IN RE: CHARLES F. (Anonymous).

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Supreme Court, Appellate Division, Second Department, New York.

IN RE: CHARLES F. (Anonymous). Paul Popper, Appellant; Rita Seiden, Respondent.

Decided: August 11, 1997

Before THOMPSON, J.P., and PIZZUTO, FRIEDMANN and KRAUSMAN, JJ. Charles E. Holster, III, Mineola, for appellant. Robert Kruger, New York City, for respondent.

In a proceeding pursuant to Mental Hygiene Law § 81.33, the objectant Paul Popper appeals from so much of an order of the Supreme Court, Kings County (Leone, J.), dated May 15, 1996, as, (1) confirmed the report of a Referee upon the motion of Rita Seiden for an order to settle her account as the guardian of Charles F., made without a hearing, (2) awarded the guardian a commission, (3) awarded the guardian attorney's fees, and (4) fixed the Referee's compensation in the sum of $3,000.

ORDERED that the order is modified, on the law, by (1) deleting the provisions thereof which (a) confirmed the Referee's report, (b) awarded the guardian a commission, and (c) awarded the guardian attorney's fees, and (2) deleting the provision thereof which awarded the Referee $3,000;  as so modified, the order is affirmed, with costs to the appellant and the matter is remitted to the Supreme Court, Kings County, for a hearing with respect to the objections raised by the appellant on the issues of the guardian's commission and the guardian's entitlement to attorney's fees, and for a calculation of the Referee's fee in accordance with the per diem provision of CPLR 8003(a).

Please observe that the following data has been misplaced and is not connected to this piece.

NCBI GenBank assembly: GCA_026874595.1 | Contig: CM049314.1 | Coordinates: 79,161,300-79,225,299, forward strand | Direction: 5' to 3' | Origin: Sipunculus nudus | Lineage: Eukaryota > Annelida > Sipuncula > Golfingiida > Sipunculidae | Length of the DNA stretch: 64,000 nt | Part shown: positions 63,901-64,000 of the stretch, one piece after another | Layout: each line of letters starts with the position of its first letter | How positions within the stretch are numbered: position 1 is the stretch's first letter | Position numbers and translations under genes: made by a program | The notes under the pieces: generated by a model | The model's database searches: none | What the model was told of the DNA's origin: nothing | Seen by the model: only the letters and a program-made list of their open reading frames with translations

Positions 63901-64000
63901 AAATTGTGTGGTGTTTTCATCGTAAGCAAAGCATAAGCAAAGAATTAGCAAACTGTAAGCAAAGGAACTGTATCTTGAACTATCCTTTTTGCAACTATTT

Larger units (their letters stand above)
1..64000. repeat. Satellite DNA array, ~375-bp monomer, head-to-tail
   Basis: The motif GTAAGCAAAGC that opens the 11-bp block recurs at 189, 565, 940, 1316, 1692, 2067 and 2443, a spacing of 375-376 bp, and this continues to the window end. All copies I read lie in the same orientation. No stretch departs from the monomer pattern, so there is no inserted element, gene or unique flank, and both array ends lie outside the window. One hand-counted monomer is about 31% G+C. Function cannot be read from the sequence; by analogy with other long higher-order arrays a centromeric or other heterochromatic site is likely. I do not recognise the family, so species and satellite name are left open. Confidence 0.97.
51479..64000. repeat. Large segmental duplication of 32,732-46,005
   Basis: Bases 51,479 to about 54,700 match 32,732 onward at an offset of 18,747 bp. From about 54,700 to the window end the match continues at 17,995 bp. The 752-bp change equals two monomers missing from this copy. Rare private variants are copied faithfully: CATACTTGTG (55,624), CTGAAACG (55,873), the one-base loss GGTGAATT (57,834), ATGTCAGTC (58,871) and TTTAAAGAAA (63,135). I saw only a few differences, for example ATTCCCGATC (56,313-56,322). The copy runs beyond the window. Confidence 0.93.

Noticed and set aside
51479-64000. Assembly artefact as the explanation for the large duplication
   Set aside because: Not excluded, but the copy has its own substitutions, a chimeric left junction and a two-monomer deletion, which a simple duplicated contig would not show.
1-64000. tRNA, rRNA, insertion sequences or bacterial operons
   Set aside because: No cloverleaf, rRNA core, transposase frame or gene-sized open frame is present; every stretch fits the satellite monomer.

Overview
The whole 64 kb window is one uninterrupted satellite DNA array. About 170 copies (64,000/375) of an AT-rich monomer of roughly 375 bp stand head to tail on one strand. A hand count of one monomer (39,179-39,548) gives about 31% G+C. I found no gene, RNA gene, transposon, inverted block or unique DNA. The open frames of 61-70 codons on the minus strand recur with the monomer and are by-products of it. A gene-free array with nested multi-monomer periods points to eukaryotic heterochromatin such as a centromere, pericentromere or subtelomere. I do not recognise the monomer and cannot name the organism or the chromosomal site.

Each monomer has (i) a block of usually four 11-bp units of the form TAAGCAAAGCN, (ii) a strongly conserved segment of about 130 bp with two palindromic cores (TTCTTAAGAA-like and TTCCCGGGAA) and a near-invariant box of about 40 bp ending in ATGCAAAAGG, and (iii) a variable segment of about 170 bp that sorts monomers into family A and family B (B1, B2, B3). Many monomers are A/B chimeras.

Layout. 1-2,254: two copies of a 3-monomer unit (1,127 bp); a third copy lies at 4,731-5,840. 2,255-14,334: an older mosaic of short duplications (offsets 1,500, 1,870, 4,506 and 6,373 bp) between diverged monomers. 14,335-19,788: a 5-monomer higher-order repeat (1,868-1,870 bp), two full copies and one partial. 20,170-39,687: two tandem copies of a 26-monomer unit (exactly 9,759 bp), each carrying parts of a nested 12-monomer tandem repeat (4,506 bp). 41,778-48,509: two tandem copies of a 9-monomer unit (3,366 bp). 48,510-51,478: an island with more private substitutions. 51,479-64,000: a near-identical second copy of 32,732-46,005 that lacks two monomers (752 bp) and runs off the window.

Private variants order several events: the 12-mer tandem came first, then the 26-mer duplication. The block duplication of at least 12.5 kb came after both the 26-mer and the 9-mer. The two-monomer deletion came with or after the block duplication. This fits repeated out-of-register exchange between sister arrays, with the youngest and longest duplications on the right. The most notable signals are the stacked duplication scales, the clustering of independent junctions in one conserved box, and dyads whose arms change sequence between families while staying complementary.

The Referee should have conducted a hearing with respect to the objections which raised factual issues which cannot be determined on the present record (see, CPLR 4320[a];  Shultis v. Woodstock Land Dev. Assoc., 195 A.D.2d 677, 599 N.Y.S.2d 340;  30 Carmody-Wait 2d, N.Y. Prac. § 166:135, at 261;  92 N.Y. Jur. 2d, References, § 34).   Furthermore, the record before the court on the issue of whether to confirm the Referee's report should contain the documents considered by the Referee in arriving at his recommendation (see, Zakkai v. David, 285 App.Div. 1121, 140 N.Y.S.2d 305).  Therefore, the matter is remitted to the Supreme Court so that a hearing can be held and the necessary documentation submitted.   At the conclusion of that hearing, the court must determine what commission, if any, is owed to the guardian.

Since the Supreme Court failed to set forth the basis for its award of attorney's fees to the guardian's attorney, this court is unable to evaluate the appropriateness of that award on the record now before us.   Consequently, that issue is remitted for reconsideration (see, Matter of Wogelt, 223 A.D.2d 309, 315, 646 N.Y.S.2d 94).

 Additionally, the Supreme Court erred in awarding the Referee $3,000 in compensation.   The Referee submitted a statement averring that he had spent in excess of 20 hours on the matter, and requested compensation of $3,000.   However, since the record does not contain any agreement concerning the Referee's compensation which was made prior to the Referee's performance of his duties, the Referee's fee must be limited to the statutory per diem fee of $50 (see, CPLR 8003[a];  Majewski v. Majewski, 221 A.D.2d 420, 633 N.Y.S.2d 1019;  Neuman v. Syosset Hosp. Anesthesia Group, 112 A.D.2d 1029, 493 N.Y.S.2d 26).

The appellant's remaining contentions are without merit.


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